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The United States of Analytics Test

Everyone seems to agree these days that having a handle on the numbers helps you more effectively manage an activity. In my earlier life as a practicing CPA, I was amazed by how few people had a handle on their own personal analytics. They didn’t know the amount of their net-of-tax income; the amount of their annual household expenses; their debt-to-income ratio; or their marginal or effective income tax rates. Needless to say, the people who didn’t know these metrics tended to have expenses in excess of their revenue and ended up financing their lifestyle with a high debt-to-income ratio.

This causes me to reflect on whether the average taxpayer has a handle on the metrics of their own country, so let’s have a test to see how well you know your own country’s metrics before you enter the voting booth. (answers below)

  1. GDP: What is the annual GDP of the USA? All measurement really starts here. We gauge our booms and recessions by how this number is growing (or shrinking). It shrank by 2.3% last year, and the private industry shrank a staggering 23% in investment spending. The good news is that the GDP has been growing the last couple of quarters, and we are still the big dog, as our GDP is three times the size of China’s (but they are gaining fast).
  2. Annual Government Expenses: How much do the folks in Washington spend? This year it is projected to be a staggering 26% of GDP, one-fourth of our entire nation’s output (a record high).
  3. Annual Government Revenue: Whoops! This figure is a lot less than what we spend. That generally spells trouble for individuals (or small nations like Greece). The gap between this and our expenses is called our annual deficit.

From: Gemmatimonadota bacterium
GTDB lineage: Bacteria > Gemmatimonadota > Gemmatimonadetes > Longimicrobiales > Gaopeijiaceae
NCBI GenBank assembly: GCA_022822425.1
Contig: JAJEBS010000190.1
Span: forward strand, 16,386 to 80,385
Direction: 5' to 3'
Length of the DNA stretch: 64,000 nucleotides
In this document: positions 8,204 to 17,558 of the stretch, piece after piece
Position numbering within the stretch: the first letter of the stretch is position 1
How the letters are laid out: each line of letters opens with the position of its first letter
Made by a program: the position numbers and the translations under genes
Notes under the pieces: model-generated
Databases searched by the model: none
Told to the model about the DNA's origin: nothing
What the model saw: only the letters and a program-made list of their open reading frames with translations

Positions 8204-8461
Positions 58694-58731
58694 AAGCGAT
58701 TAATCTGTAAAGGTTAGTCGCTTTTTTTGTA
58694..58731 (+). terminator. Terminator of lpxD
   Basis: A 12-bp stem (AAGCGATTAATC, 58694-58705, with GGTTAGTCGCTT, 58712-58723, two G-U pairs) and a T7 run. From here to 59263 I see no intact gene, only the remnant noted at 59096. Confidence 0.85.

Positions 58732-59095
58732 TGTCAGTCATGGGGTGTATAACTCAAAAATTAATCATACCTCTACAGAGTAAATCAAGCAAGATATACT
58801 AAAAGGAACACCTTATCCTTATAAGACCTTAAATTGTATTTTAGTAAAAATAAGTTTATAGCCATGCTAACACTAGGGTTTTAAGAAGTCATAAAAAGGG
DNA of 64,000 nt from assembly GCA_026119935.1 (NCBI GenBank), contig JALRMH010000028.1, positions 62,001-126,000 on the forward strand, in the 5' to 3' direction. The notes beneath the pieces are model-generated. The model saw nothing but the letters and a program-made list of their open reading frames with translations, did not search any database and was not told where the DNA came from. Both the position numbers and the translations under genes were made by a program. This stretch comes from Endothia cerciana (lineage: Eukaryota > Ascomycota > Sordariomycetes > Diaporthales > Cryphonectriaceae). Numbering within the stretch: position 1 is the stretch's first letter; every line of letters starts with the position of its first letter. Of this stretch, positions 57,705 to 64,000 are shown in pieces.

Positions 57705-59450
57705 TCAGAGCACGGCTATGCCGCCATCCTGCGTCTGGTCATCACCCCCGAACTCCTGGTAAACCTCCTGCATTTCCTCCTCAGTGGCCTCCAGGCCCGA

4. Annual Deficit: Ouch! It’s the biggest it has ever been, and it’s a whopping 9.7% of our annual GDP.  Expenses are 166% of our income.
  5. Federal Debt: Yikes! I hope this has a teaser rate and is interest only. It is 89% of our annual GDP and six times our annual revenue. That is $41,000 for every man, woman, and child in the U.S. Can you say overleveraged?
  6. Debt Held by Foreigners: Hmmmm… It is 23% of our GDP and more than our annual revenue. That can’t be good.
  7. Unfunded Liability for Social Security and Medicare: If you were a private company doing this, ERISA would put you in the slammer and throw away the key. It is $130,000 for every man, woman, and child in the U.S. We have promised retirement pensions and health-care insurance to everyone, taxed them for it, and have no way in the world to pay for it.


  1. $14.5 trillion estimate for 2010
  2. $3.5 trillion estimate for 2010
  3. $2.1 trillion estimate for 2010
  4. $1.4 trillion (you just need to be able to subtract to get this one right)
  5. $12.9 trillion current estimate
  6. $3.4 trillion current estimate
  7. $39.2 trillion ($5.1 trillion for Social Security and $34.1trillion for Medicare)

So, how did you do? If you couldn’t answer these questions, you might want to consider my initial premise that it’s hard to manage an activity if you don’t pay attention to the metrics. If you want a handy URL to keep track of the figures, the U.S. Debt Clock has most of them.

Mike Reineck, Principal


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Looking for inspiration on my bookshelf.